Employment services policy and delivery is constantly in flux. The sector is persistently subject to design, redesign, regulation and reregulation in Australia and elsewhere. The employment services sector needs dedicated, independent, reliable research that can inform policy design and provide both government and providers with evidence of best practice.

The University of Melbourne has a long-standing research program on the reform of employment services which began in 1998 – Getting Welfare to Work: Research on Employment Services. Our research in this field continues with the latest Australian Research Council (ARC) Linkage project, Entitlement to Experiment: The new governance of welfare-to-work. The project aims to model and explain two organisational dynamics underlying major changes to contemporary welfare states: the shift towards governance driven by performance and the problematic way changes ‘from above’ seek to stimulate real service delivery change.

Important organisational dynamics are generating major changes to contemporary welfare states. The first is the shift towards governance driven by performance; a world of metadata matched by a new economy of incentives. The second is experimentation, new markets and the problematic way changes ‘from above’ seek to stimulate real service delivery change at street level. This increasingly involves international agencies and global knowledge transfer. We aim to model and explain these dynamics using a multidimensional framework and a mix of surveys and field visits, to assist agencies wishing to innovate in order to help those most in need. The research continues to focus on street level governance, and will be undertaking case studies to assist agencies wishing to innovate in order to help those most in need.

How have reforms affected employment services policy and delivery?

This project examines the shift from the welfare state to policies of mutual obligation that provide incentives to unemployed individuals to seek work or training.

It is led by chief investigators Professors Jenny Lewis and Mark Considine of the School of Social and Political Sciences and Dr Siobhan O’Sullivan of the University of New South Wales. They have been complemented by international collaborators in the United Kingdom and the Netherlands, local PhD researchers, and Dr Phuc Nguyen as statistician.

The project began in 1998 and compares Australia, the UK, and the Netherlands to understand how governance of the sector has changed, how policymaking is understood and reformed, and the degree to which the state is involved in delivery of services or in regulating private delivery. In particular it emphasises the experiences of frontline staff within employment agencies and how reforms have affected their delivery of services.

The project is based on data compiled across the last two decades, particularly through surveys of 1,000-2,000 frontline staff in 1998, 2008, 2012, and a fourth survey to be conducted in 2016. These surveys are, in Professor Lewis’s words, “one of the backbones of the project”. They deliver an understanding of the caseload of frontline staff, their work pressures, and how they see their role.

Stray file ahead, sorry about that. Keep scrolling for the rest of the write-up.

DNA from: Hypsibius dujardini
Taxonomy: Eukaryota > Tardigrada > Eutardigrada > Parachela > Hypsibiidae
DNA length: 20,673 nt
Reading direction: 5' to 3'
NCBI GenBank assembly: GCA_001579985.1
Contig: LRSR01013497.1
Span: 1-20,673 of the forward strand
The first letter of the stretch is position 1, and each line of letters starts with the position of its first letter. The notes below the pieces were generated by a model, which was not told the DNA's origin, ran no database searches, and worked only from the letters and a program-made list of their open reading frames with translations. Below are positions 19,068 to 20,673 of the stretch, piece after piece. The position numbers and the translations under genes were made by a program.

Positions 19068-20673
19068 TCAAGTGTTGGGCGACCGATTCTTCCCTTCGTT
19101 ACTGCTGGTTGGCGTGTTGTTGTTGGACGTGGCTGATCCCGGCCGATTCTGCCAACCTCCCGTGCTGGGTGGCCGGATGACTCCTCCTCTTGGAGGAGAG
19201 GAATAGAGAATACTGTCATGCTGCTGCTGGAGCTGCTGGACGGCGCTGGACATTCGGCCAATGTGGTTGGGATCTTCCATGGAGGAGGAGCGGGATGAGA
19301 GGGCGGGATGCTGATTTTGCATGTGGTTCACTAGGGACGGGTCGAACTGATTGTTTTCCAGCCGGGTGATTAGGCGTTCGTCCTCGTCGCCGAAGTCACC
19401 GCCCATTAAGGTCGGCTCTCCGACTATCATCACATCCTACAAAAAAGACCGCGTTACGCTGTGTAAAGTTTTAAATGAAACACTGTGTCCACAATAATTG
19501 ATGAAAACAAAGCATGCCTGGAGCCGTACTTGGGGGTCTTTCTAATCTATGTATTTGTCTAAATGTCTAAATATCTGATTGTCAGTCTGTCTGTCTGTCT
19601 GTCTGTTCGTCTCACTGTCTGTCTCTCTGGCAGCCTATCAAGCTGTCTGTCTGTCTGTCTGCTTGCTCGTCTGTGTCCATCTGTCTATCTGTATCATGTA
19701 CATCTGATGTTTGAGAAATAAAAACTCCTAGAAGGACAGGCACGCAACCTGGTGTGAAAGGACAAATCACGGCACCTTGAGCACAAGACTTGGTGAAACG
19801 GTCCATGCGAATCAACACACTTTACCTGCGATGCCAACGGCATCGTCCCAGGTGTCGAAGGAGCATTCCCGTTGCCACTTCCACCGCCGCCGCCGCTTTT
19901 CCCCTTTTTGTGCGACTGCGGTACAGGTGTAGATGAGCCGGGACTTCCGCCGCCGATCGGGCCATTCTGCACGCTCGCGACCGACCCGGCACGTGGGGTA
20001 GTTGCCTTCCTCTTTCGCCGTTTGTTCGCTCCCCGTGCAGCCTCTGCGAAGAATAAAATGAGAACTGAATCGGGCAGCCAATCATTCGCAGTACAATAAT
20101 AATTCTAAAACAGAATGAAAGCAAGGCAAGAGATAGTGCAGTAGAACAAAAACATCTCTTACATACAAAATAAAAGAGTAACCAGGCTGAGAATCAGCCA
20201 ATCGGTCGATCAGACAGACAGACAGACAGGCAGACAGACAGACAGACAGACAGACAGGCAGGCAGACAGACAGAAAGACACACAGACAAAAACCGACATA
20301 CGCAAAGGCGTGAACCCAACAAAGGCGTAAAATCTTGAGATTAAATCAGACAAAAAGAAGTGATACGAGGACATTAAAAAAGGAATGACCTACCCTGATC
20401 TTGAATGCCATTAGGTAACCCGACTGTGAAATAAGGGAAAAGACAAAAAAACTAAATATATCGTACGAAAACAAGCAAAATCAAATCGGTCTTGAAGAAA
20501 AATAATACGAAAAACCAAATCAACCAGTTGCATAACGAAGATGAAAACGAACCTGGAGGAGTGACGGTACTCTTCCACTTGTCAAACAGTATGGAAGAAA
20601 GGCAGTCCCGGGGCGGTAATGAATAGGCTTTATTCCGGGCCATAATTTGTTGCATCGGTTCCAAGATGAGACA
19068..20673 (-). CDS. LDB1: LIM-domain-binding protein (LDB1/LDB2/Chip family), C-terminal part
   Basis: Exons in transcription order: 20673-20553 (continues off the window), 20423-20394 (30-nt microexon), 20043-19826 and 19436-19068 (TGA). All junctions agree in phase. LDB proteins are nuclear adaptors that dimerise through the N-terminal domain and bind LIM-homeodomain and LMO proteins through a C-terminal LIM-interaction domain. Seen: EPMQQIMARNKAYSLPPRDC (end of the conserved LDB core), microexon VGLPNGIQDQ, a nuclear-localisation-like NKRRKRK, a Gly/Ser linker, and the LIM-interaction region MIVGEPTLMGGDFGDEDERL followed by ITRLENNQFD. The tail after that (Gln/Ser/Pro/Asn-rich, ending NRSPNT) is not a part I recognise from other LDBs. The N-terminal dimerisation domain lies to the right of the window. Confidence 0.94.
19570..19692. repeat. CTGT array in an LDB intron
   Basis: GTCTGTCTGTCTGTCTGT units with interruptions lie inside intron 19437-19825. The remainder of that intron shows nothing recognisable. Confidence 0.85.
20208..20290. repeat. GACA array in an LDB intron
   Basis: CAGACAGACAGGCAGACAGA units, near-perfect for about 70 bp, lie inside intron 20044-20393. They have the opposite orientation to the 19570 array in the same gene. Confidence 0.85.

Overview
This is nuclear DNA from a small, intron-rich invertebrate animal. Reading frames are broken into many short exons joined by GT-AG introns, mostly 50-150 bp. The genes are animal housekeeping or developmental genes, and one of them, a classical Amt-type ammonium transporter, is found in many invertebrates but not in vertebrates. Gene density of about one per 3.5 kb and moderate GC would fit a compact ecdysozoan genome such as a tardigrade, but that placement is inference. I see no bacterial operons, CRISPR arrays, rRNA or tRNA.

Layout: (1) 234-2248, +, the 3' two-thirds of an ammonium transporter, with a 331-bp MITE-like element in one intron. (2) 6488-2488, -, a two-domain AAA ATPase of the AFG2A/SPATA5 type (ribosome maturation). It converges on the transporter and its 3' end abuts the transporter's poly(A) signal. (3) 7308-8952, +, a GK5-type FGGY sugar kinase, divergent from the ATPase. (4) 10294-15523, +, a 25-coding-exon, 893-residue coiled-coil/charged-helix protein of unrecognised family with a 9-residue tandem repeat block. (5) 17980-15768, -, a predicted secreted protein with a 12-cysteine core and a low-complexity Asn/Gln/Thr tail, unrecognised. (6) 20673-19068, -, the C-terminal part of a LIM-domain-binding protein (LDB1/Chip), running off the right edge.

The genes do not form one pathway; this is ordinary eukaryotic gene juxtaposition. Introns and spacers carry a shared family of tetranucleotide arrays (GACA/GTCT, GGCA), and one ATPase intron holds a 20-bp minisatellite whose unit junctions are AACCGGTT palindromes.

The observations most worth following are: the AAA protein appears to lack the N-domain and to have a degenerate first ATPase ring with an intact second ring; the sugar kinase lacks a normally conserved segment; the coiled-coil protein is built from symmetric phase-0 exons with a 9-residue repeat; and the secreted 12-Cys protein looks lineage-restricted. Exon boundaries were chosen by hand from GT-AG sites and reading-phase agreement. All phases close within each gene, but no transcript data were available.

The 2016 study will focus on Australia and the UK. The research to date has shown that the Australian and British systems have become more similar, but with one key distinction: “Australia and the UK look to each other”, observes Professor Lewis, “but there is the main difference that Australia no longer has a public provider.” Hence there is mutual influence but inevitable divergence.

A series of Australian Research Council grants have supported the project. The most recent, a Linkage Grant, involves two peak employment service organisations and one service provider: Jobs Australia (which encompasses the not-for-profit sector), National Employment Services Authority (which covers all providers), and Westgate Community Initiatives Group (a service provider in Melbourne’s inner west). These organisations value a long-term perspective on staff trends, and facilitate the involvement of frontline staff in the research.

The project has had a number of significant outcomes. Most recently, Oxford University Press published Getting Welfare to Work: Street-Level Governance in Australia, the UK, and the Netherlands, a book authored by the three chief investigators in Australia and their Dutch colleague, Assoc. Professor Els Sol, which brings together all the research conducted since 1998. Professor Considine and Dr O’Sullivan also oversaw an edited collection, Contracting-out Welfare Services: Comparing National Policy Designs for Unemployment Assistance, published by Wiley in 2015.

The project will continue into the future, analysing welfare reform in real time. Professor Lewis emphasises that this is possible on account of the strength of the partnerships with industry partners. “It is really an unusual thing. Most research projects you do, you do for a number of years and then move on. It is a testament to this being an interesting area and to us having strong relationships with our partners. They really see the value of what we are doing, and so they do not have to have their arm twisted to participate.”


Social and Political Sciences


Public Policy; Political Science


Chief investigators